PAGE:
By Robert Fisk
Well, folks, I don’t recommend a two stint visit to the hospital in two months to lose 32 pounds, however, I’m back to work on the history of St. Cloud – and very glad to be out of the hospital.
The December 6th, 1920 issue of the St. Cloud Tribune carried the information on the enlargement of the power house: “CARLOAD OF MACHINERY FOR THE CITY PLANT ARRIVES.
“Yesterday the last carload of machinery for the new power unit being installed at the city power plant arrived and work will go forward at a rapid pace until the new unit is ready for service, January 1 being the date that the completion is anticipated.
“The big engines arrived some time ago, but due to some delay at the electrical engineering works in finishing that part of the unit, the engine could not be installed. Fairbanks-Morse Co. sold the city the new unit necessary to meet the (line is not readable) with added power for water service, and had contemplated having the machinery in operation in November. At the last minute it was discovered that the electrical part of the work could not be completed until a survey of the present equipment which is in work in unison with the new, must be made, details of the present equipment not being in the hands of the electric company. Local engineers made the necessary drawing of the present switchboard and forwarded them to the company with the result that the remainder of the outfit is here and ready to install.”
And in that same issue we find the state tightening up on the real estate law: “REAL ESTATE LAW TO BE STRICT IN FUTURE.
“Information has been received that efforts are to be made to strictly enforce the new Florida real estate law, which refers to qualifications and character of real estate agents and prohibiting curb stone real estate dealers doing business in the state. The new law requires the applicant for a state license to give two character references and also makes it compulsory for anyone dealing in or trying to sell real property to have a permanent place of business where a real estate office is conducted.”
The new tourist house is finally dedicated as reported in the December 6th addition of the Cloud Tribune: “NEW TOURIST CLUB HOUSE FORMALLY OPENED LAST MONDAY WHEN BUSINESS HOUSES CLOSED FOR THE BIG OCCASION.
“Monday marked another gain day in the history of St. Cloud. The whole city turned out in the afternoon for the fantastic parade headed by the Old Maid Band (St. Cloud band in costume) and followed a long line of paraders to the city park, where the formal opening of the new tourist club house occurred.”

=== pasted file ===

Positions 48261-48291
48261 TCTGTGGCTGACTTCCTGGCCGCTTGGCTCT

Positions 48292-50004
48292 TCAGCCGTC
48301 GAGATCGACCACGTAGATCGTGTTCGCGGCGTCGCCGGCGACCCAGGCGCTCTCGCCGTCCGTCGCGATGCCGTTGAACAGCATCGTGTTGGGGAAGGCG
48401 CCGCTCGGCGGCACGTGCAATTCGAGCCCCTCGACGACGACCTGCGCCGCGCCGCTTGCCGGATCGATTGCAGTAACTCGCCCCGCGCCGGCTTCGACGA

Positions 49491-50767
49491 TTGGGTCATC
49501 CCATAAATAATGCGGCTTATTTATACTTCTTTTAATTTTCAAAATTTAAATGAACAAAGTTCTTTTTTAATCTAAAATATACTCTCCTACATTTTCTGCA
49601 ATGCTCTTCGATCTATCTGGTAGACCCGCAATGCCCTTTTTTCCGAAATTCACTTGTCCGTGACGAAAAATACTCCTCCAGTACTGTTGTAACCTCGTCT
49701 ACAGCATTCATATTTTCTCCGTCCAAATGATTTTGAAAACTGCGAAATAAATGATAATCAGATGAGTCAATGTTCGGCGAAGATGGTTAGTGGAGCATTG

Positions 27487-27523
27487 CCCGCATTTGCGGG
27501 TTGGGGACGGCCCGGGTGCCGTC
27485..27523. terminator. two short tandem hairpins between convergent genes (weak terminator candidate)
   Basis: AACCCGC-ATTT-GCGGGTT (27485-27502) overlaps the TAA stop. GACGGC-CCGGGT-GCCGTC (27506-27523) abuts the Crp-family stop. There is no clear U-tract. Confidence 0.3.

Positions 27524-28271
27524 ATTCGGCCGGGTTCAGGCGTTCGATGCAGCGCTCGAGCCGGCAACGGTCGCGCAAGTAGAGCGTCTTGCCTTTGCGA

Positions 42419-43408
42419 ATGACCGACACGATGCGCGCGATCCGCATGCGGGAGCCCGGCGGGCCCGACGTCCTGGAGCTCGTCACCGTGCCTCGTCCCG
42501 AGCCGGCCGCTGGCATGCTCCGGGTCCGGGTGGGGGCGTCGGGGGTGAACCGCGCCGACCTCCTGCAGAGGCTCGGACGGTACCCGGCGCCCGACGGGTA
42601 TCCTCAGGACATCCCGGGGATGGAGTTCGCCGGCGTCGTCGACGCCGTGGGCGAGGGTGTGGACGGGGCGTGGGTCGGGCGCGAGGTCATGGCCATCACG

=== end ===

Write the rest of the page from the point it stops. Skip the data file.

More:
“For several months diligent workers on the Chamber of Commerce committee, assisted by the citizens in general, have been busy erecting a spacious club house for use of the tourists in the city park, and the building having reached such a state of completion on Monday the formal opening was held with appropriate exercises.”
“The parade formed on Pennsylvania Avenue and on Eleventh Street, the two divisions joining at Eleventh Street and Pennsylvania and included beside the old maid band many of the local patriotic and civic organizations, chief among which were the members of the G. A. R. Post, which after forming at their hall at Massachusetts Avenue and Eleventh Street marched to Pennsylvania, where they joined the rest of the parade.
The band played a number of selections in route and at the park, and the comedians and clowns in this aggregation gave merriment to the assemblance.”
“The Ex-mayor, S. W. Porter, who has been in charge of the committees’ activities for the Chamber of Commerce (line not readable) introduced Mayor L. M. Parker, who in his usual pleasing manner extended a hearty welcome to the tourists in our midst on behalf of the city and the Chamber of Commerce, and told what the committees had been trying to accomplish for the entertainment of the visitor in our midst. He related how glad he was that he had found such a pleasant place to make his home and expressed the opinion that others by the thousands that would come in the future would find St. Cloud as satisfactory as he himself had done.”